Today’s recreational vehicles are truly luxury homes on wheels, with options for pretty much every amenity a person could want. But they haven’t always been that way.
For almost as long as there have been automobiles, recreational vehicles have been traversing America’s roads. In 1910, there were few gas stations, few paved roads, and no highway system. But there were RVs. 1910 is the year that America’s leading RV historians cite as the beginning of what has become the modern RV industry.
Drivers began making camping alterations to cars almost as soon as they were introduced. The first RV was Pierce-Arrow’s Touring Landau, which debuted at Madison Square Garden in 1910. Camping trailers made by Los Angeles Trailer Works and Auto-Kamp Trailers also rolled off the assembly line beginning in 1910.
The Tin Can Tourists, named because they camped by the side of the road and heated tin cans of food on gasoline stoves by the roadside, formed the first RV camping club in the United States, holding their inaugural rally in Florida in 1919 and growing to 150,000 members by the mid-1930s. They had an initiation; an official song, “The More We Get Together;” and a secret handshake.
The crash of 1929 and the Depression dampened the popularity of RVs, although some people used travel trailers, which could be purchased for $500 to $1,000, as inexpensive homes.
Streamline design that used aircraft-style construction first captured the American imagination in the 1930s, when smooth, continuous, shiny aluminum skins were found to increase efficient movement.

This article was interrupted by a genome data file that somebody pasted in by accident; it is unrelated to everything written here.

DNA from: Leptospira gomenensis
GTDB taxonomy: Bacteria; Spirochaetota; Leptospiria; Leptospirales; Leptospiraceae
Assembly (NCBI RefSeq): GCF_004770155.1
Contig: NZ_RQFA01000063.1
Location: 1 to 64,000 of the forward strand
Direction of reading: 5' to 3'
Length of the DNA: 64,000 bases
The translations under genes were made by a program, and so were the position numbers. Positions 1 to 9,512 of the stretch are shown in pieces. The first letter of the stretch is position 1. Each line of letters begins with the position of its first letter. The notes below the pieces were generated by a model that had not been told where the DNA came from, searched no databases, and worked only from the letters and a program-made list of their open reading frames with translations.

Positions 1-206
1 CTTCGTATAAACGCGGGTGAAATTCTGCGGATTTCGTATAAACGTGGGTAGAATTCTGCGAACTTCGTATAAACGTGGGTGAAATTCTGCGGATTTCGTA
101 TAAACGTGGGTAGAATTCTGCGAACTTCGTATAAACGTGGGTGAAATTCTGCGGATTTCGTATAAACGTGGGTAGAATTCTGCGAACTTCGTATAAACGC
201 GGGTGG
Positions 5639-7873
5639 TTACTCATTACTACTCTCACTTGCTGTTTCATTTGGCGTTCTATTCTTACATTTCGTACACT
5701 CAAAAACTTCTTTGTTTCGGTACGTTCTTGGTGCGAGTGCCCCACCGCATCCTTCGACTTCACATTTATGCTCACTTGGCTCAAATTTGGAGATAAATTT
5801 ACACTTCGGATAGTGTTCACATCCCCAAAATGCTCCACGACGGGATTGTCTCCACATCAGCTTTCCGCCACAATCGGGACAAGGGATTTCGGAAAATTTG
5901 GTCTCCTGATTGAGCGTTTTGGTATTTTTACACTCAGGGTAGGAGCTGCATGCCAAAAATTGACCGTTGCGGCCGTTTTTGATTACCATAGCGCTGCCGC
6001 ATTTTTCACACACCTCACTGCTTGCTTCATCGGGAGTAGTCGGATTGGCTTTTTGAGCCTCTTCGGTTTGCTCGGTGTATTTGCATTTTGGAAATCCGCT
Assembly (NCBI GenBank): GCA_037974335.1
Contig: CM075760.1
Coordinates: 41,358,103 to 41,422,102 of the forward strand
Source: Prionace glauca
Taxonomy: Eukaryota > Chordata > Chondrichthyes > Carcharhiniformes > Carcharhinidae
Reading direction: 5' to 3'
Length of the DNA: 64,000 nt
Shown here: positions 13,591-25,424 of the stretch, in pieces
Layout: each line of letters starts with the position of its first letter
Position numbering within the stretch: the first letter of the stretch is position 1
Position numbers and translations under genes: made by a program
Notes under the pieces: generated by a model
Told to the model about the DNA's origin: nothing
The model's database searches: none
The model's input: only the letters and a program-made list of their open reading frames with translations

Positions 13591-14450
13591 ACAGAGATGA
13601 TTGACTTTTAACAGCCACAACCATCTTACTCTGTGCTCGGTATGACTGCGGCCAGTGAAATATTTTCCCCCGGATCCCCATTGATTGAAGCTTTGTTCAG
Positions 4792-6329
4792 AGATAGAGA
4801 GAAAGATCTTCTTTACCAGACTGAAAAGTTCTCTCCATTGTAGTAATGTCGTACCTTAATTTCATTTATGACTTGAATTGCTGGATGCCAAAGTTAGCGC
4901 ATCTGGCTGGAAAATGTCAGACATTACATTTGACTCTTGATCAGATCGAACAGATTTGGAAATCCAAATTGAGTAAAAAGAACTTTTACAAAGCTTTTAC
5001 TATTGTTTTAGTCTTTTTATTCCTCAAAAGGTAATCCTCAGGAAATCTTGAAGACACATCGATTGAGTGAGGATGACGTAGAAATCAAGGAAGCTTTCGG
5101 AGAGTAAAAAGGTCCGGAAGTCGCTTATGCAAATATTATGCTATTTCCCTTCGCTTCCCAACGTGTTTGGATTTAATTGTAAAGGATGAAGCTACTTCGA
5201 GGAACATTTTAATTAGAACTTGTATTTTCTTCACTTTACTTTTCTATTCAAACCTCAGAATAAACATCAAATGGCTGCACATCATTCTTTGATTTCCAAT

At that time a series of smooth, sleek, and shiny aluminum aerodynamic travel trailers designed by American entrepreneurs make their way to the marketplace: Bowlus Road Chief, Airstream, Streamline, Silver Streak, Avion, Spartan Manor, and Plymouth House Car. The only manufacturer to survive the economic conditions of the time was Airstream.
The Bowlus Road Chief was created in the 1930s by aviation designer, Hawley Bowlus (he also built the Spirit of St. Louis). But only 80 were produced before World War II shut down production.
Rationing during World War II stopped production of RVs for consumer use, although some companies converted to wartime manufacturing, making units that served as mobile hospitals, prisoner transports, and morgues.
After the war, the RV industry flourished as more Americans sought mobility. The burgeoning interstate highway system offered a way to go far fast and that combination spurred a second RV boom that lasted through the 1960s.
Built between 1941 and 2004, Shasta travel trailers were originally constructed as housing for the United States Armed Forces. One of their identifying features is the “wings,” which are located on the rear sides of the trailer.
Motorized RVs started to become popular in the late 1950s, but they were expensive luxury items that were far less popular than trailers. That changed in 1967 when Winnebago began mass-producing what it advertised as “America’s first family of motor homes,” five models from 16 to 27 feet long, which sold for as little as $5,000.
The names echo through the decades, brands that once epitomized the post-war travel spirit.
They catch your attention when you see them on the road. Known by brand names that have vanished in the past―or stayed around because of their legendary design―these campers and travel trailers of the 1940s, 50s and 60s mark a different era.
Is it any wonder that retro RVs are making a strong comeback?
RVers old and new are investing in either fixing up retro RVs or buying them used. Some older models, like the Airstream, last for decades. Some Airstream owners have been using their trailer for over four decades.
Before there were interstates, when everyone drove the old two-lane roads, Burma Shave signs would be posted all over the countryside in farmers’ fields. They were small red signs with white letters. Five signs, about 100 feet apart, each containing one line of a four-line couplet—and the obligatory fifth sign advertising Burma Shave, a popular shaving cream.
Here is one of the actual signs:
Speed was high
Weather was hot
Tires were thin
X marks the spot
Did this bring back any old memories?
If not, you’re merely a child.
If they do—then you’re old as dirt—LIKE ME!